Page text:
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Thank you for all your informative inputs. They really helped me on what things to consider.
I still have some months to think on what I want, and hopefully, I'll choose what's fit for me.

Right now, Psychology is in the top of my list. It may miss some biology or other science topics but as angelxxuan said, I can always take other classes c:

EDIT:

Quote by pandemonium91
- consider your own interests, not just sticking with your friends;


^ I'm guilty of being too clingy to my friends. I guess I need to understand that sometimes I have to step out of my comfort zone.

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Valuna

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Forget your friends when it comes to your future occupation. They should have no influence in your choice as in, wanting to stick together. Walk your own path because I'm sure every one of you and your friends differ quite a lot. In friendgroups, especially from school, there tends to be a certain degree of pressure to stick together, even in the same degree. Thing is, the same goes for love and relationships. One should respect the other to stand on his/her own feet and be able to live independently from the rest. Of course, you can stay friends.Well, keep it a good thought on a weekly basis at the least. Good luck with everything. It really is a tough choice if you ask me ^^;

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Darthas

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Never factor in your friends for any choice based on education.

[20:54] Lexicon: I may be 3rd place in the popularity poll but at NASA, the # order is 3>2>1.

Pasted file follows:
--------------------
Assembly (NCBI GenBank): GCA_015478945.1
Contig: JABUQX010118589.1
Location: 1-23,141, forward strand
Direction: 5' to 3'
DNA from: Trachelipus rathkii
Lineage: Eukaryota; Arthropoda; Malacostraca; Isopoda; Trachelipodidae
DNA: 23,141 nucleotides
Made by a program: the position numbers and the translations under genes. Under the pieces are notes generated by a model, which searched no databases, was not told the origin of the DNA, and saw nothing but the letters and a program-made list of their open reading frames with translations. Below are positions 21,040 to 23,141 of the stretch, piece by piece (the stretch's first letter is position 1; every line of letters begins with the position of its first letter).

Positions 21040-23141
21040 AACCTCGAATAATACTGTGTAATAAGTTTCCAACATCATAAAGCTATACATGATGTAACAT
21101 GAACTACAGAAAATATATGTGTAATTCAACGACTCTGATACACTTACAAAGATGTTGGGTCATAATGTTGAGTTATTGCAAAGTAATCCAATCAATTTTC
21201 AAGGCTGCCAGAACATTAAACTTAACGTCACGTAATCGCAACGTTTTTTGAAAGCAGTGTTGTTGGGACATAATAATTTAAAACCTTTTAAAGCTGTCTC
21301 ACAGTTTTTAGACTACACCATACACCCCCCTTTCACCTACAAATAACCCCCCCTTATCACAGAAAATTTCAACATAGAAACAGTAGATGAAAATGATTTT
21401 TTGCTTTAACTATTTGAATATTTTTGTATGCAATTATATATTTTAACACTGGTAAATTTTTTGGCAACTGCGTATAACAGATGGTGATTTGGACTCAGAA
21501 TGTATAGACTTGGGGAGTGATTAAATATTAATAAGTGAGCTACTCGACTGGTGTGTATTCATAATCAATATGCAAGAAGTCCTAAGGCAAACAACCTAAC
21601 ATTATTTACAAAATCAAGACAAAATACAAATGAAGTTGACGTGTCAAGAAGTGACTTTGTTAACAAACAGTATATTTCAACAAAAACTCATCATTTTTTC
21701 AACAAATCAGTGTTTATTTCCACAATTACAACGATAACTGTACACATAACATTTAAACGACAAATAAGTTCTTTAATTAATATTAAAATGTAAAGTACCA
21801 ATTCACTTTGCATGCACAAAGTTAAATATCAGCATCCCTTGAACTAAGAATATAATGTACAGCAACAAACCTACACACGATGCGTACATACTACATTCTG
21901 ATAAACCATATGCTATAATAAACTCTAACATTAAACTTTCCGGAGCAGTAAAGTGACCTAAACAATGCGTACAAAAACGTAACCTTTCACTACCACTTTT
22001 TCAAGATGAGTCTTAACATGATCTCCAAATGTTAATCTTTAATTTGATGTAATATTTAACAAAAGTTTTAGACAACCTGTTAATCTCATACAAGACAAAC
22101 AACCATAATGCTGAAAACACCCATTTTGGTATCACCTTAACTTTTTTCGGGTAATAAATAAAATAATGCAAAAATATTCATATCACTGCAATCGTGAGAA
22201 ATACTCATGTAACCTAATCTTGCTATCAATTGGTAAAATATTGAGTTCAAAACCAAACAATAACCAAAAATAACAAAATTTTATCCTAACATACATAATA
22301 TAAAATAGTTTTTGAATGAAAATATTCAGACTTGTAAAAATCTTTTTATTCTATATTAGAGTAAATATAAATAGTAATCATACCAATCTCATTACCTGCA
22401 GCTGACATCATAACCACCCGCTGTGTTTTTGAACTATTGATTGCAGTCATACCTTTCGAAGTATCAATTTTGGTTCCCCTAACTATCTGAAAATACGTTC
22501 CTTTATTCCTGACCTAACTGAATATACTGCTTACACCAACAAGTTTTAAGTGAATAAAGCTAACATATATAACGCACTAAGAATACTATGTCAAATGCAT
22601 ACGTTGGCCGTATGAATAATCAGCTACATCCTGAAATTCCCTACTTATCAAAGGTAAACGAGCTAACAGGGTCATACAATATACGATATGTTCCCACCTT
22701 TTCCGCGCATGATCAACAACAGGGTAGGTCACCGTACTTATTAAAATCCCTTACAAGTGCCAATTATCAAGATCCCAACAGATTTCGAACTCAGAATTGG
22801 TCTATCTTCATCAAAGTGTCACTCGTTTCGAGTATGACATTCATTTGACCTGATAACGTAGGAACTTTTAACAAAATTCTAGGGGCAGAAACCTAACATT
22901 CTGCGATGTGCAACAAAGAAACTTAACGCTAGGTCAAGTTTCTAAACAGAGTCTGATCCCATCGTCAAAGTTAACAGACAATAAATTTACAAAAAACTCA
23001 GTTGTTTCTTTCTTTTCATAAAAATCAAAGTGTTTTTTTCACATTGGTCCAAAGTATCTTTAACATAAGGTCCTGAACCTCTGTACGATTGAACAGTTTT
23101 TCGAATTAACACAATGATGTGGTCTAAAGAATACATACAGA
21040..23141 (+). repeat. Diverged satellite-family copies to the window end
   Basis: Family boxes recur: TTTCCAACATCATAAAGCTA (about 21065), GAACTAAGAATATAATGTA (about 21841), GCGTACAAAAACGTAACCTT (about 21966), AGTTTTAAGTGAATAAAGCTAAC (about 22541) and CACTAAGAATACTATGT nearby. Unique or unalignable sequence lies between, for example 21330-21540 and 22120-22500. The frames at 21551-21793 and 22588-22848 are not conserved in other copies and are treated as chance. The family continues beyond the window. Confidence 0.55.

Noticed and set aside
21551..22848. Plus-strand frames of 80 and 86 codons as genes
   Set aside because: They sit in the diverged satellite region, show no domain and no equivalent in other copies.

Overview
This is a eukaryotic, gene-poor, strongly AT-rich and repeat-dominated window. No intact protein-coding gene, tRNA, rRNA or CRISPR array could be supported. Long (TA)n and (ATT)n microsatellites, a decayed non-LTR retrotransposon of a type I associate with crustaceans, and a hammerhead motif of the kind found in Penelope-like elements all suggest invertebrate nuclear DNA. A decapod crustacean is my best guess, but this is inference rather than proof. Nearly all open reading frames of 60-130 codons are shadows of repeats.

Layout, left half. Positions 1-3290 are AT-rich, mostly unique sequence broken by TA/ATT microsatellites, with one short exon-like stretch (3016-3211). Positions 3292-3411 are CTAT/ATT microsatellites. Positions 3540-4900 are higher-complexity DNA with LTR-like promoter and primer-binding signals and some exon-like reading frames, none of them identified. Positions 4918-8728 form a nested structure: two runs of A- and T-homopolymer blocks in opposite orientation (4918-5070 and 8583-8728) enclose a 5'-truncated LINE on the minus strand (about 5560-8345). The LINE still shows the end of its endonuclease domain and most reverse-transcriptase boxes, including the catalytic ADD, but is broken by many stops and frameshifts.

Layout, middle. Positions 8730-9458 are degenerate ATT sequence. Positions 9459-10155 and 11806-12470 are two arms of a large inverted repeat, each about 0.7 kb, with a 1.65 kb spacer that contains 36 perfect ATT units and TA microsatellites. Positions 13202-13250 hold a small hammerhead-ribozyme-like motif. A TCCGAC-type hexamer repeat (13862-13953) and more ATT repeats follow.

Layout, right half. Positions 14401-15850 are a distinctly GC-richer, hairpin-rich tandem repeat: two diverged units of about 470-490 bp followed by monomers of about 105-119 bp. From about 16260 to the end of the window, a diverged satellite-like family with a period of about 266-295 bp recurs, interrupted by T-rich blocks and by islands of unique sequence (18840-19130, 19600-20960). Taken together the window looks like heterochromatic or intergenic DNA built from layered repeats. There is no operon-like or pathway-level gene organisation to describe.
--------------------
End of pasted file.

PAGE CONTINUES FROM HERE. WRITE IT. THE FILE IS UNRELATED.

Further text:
[20:56] DXBlair: its a placement poll..not a countdown idiot
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SnickerdoodleNinja

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One thing you might also consider: If for some reason (there are a number of them) you decide at a later date not to go on to med school, which undergrad degree would at least let you get a reasonable job in the meantime?

Of course, I'm still in college myself so I'm not much of an expert on these sorts of things, but I say these things because my brother got a BS Psychology because he thought that he wanted to go on to become a psychologist or psychiatrist, but when he took a break between his bachelor and graduate-level education he realized that he wants nothing to do with the field in general, and there aren't many good jobs for a bachelor level psych degree, so it's hard to even afford to go back and get another degree in what he wants to do. Similarly, from what I understand there isn't much that you can do with just a bachelor's in a hard science, so if you decide not to go on to med school those degrees might not be lucrative. I'm not saying you shouldn't do what you love, but you might want to make sure that you pick a stepping stone that can support you at least temporarily if need be.

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CyanideBlizzard

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Darthas pretty much covered all the points I would go under as in choice of field to take. The only thing I would really additionally offer is this.

Don't be afraid to transfer or change majors, regardless of level of education. I've gone from Law, to Business, to Political Science before I ended up going to Graphic Design. Even now, I'm working on Project Management. Both Business and PolySci I was pretty decently in the program before I changed as well, so don't let money or time investment make you think you need to stick it out. If you truly do not like what you are doing, don't force yourself to do it unless you can continue that same attitude throughout your career. No job is perfect, but you should never stick with something that you find miserable.